Terrorists. Or freedom fighters. Or plain naivety.

After having it warm shelf space for some time I’m finally reading The Dark Heart of Italy, by Tobias Jones, and halfway through the section labelled The mother of all slaughters, which discusses political terrorism in Italy during the 60’s through early 80’s, I can’t help but think of another book – Tigana, by Canadian author of literary fantasy Guy Gavriel Kay.

Why? Because the strategies employed in Tigana by Alessan and Baerd in their attempt to liberate their country is exactly the same as used by the fascist movement during Italy’s anni di piombo – the years of lead – when so many people died in terrorist attacks aiming at destabilizing the state.
Or, at least that’s my interpretation. I’m sure Italians have another opinion on it, this in itself depending on political heritage.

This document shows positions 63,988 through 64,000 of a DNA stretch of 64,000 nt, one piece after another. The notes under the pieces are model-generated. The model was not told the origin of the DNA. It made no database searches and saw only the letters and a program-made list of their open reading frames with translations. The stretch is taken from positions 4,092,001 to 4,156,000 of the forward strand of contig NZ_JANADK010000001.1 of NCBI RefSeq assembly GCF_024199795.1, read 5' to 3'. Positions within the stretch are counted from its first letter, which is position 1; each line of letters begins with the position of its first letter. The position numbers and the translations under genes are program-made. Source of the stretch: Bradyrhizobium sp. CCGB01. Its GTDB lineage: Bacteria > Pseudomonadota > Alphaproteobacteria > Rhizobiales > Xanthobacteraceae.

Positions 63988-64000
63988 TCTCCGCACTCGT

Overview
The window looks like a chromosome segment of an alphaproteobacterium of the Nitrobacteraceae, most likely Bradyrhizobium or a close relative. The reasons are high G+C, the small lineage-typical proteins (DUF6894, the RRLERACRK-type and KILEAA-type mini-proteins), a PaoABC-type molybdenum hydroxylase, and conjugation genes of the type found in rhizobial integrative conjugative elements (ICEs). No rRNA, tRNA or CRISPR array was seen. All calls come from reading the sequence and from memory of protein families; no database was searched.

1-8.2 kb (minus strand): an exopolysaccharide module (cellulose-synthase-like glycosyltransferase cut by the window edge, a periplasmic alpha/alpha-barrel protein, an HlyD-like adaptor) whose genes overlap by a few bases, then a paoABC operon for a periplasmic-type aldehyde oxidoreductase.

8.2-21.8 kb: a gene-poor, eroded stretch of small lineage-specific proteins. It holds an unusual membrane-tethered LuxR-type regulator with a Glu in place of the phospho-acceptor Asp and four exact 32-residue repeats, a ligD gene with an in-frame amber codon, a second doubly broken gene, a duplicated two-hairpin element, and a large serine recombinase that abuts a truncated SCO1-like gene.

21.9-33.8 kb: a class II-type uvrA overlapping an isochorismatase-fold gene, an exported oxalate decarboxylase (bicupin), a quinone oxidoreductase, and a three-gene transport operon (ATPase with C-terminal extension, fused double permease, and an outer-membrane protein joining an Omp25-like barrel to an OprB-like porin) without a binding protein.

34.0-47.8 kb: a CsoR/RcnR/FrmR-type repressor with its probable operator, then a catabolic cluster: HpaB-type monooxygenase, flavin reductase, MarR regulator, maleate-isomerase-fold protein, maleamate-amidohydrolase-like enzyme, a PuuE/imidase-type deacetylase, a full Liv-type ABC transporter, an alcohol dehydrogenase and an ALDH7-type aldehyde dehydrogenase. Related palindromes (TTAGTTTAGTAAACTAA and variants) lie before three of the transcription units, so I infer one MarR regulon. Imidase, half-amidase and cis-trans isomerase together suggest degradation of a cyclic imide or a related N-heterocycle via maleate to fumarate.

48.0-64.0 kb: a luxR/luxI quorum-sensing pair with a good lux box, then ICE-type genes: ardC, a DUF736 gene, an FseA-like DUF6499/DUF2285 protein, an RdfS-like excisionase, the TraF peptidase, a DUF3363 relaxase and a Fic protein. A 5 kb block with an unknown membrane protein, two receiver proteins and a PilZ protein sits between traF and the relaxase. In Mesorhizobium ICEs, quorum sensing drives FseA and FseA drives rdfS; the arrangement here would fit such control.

Anyhow, it is striking how Kay manages to hide the fact that the protagonists of Tigana are engaged in systematic terrorism behind a veil of sympathy for the cause, for the underdog, for the repressed people. Interestingly enough the setting is very Italian, not only the general geography and culture but the political stage with city states and a very end-of-wwII set-up with two warring conquerors /the Allies with the Italian king on one side and the Germans with Il Duce on the other/.

To me, reading The Dark Heart of Italy is like being given the final pieces of the jigsaw, the key to understanding Tigana. If this is how Kay intended his piece of fiction to be read I have to wonder about his political leanings, about his objectives. But possibly he’s just another romantic academic, exploring histories to which he himself has no emotional connection – only curiosity.


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